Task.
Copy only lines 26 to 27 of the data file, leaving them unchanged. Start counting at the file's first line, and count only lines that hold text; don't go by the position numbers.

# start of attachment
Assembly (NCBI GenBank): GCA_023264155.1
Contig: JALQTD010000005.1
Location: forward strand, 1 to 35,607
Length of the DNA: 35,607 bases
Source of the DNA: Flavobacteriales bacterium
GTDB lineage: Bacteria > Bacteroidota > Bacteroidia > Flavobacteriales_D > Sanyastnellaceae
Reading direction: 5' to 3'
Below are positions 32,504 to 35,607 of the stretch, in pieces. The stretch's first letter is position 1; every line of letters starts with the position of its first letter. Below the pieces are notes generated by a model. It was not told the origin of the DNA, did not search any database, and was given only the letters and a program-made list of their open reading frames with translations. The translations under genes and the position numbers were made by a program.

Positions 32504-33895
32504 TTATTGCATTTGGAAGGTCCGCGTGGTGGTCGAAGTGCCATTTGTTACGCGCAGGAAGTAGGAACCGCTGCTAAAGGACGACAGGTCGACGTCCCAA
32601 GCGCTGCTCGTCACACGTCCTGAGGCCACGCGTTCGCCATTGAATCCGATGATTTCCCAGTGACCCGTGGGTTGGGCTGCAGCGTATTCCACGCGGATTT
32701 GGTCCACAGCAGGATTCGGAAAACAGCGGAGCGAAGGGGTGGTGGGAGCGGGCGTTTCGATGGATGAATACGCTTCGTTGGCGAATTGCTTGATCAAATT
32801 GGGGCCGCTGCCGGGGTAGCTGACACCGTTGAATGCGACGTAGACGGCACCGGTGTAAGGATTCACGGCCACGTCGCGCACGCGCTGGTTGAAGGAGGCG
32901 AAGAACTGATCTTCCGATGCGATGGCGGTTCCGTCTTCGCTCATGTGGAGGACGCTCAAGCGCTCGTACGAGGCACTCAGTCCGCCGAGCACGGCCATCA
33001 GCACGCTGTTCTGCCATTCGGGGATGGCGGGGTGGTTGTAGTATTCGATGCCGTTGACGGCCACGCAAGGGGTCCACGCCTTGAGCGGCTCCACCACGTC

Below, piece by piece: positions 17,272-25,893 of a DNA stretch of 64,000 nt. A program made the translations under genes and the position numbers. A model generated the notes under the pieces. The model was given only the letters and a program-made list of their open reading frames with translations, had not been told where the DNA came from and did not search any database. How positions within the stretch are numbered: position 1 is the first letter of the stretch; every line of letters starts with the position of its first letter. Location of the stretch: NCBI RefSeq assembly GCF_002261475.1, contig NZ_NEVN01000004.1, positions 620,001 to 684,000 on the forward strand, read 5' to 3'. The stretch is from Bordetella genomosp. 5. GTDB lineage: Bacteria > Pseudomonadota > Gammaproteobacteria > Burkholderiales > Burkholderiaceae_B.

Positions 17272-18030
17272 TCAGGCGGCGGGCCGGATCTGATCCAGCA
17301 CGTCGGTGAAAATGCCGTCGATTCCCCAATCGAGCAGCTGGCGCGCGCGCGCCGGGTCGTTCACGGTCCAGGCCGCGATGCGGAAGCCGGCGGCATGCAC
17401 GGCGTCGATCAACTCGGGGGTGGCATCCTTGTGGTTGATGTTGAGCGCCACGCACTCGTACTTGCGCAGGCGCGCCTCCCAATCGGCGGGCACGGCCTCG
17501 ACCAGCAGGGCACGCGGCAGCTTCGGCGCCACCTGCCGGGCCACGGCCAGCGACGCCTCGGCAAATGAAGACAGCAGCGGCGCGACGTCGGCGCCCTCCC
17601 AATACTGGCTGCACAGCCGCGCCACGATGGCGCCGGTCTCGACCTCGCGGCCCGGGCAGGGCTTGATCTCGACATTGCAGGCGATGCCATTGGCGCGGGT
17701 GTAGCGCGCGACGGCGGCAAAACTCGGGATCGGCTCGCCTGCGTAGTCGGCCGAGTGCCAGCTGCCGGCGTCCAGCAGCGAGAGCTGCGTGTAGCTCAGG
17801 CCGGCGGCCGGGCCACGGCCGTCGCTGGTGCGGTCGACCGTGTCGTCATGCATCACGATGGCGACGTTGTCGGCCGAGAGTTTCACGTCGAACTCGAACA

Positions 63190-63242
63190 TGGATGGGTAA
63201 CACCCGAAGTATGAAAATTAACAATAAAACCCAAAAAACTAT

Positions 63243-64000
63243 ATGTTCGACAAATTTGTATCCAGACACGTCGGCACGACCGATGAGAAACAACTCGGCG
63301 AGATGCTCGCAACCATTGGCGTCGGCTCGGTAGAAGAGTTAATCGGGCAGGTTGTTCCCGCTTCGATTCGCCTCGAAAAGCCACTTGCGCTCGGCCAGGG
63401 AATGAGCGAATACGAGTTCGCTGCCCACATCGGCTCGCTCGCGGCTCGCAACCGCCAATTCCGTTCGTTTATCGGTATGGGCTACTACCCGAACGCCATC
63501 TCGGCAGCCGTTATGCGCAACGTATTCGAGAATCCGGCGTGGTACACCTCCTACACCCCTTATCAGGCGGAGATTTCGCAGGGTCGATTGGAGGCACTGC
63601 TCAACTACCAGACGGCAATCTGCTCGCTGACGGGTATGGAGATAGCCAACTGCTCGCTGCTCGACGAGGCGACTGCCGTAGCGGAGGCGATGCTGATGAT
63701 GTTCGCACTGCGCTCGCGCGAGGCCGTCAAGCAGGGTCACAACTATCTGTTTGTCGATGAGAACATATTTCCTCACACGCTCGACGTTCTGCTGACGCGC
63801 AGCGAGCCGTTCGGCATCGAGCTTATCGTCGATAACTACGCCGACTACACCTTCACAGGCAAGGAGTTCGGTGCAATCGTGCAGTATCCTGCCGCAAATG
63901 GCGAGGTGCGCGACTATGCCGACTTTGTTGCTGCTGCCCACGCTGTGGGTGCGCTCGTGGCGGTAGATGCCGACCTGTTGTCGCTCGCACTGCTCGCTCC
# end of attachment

63190 TGGATGGGTAA
63201 CACCCGAAGTATGAAAATTAACAATAAAACCCAAAAAACTAT